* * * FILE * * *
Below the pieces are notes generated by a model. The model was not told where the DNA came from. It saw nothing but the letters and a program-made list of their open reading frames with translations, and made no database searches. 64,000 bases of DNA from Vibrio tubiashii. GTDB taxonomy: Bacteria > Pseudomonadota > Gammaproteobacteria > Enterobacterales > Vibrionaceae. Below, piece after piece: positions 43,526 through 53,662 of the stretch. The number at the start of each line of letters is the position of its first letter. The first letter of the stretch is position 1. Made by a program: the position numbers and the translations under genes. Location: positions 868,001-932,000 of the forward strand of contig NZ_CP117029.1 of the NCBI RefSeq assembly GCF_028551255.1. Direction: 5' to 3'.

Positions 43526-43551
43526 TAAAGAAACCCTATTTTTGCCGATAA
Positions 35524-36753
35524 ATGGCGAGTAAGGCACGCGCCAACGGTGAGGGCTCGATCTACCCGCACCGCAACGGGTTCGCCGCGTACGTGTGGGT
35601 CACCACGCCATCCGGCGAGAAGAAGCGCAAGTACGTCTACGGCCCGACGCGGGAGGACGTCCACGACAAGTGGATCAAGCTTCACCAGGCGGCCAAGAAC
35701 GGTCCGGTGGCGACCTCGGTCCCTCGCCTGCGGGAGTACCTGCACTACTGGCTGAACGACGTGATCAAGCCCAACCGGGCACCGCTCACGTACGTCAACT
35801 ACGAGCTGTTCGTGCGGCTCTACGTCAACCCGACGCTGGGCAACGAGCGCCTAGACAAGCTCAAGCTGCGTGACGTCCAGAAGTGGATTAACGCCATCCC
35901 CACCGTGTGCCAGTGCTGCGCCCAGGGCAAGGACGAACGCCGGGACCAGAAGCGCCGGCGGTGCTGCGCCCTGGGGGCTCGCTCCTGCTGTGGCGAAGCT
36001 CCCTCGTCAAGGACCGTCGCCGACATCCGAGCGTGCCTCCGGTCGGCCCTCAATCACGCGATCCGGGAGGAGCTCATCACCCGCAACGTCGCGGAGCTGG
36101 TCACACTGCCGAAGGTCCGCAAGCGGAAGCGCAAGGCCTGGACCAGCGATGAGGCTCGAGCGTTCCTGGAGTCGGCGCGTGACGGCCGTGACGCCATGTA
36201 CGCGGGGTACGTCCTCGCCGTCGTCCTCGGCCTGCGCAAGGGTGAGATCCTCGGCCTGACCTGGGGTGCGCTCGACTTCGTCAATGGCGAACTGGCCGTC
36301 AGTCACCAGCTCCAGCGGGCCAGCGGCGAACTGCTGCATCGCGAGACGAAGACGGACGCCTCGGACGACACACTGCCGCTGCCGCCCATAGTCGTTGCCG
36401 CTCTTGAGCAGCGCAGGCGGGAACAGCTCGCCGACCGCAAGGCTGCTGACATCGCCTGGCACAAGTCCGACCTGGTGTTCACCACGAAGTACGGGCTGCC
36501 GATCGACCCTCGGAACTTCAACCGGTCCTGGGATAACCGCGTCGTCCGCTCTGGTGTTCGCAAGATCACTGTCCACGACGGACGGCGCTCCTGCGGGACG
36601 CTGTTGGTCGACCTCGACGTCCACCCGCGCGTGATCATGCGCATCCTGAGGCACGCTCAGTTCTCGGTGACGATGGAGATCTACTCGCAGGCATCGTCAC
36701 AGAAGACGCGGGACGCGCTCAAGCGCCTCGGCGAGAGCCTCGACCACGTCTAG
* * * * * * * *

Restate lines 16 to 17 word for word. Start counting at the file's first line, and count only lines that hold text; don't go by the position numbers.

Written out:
36601 CTGTTGGTCGACCTCGACGTCCACCCGCGCGTGATCATGCGCATCCTGAGGCACGCTCAGTTCTCGGTGACGATGGAGATCTACTCGCAGGCATCGTCAC
36701 AGAAGACGCGGGACGCGCTCAAGCGCCTCGGCGAGAGCCTCGACCACGTCTAG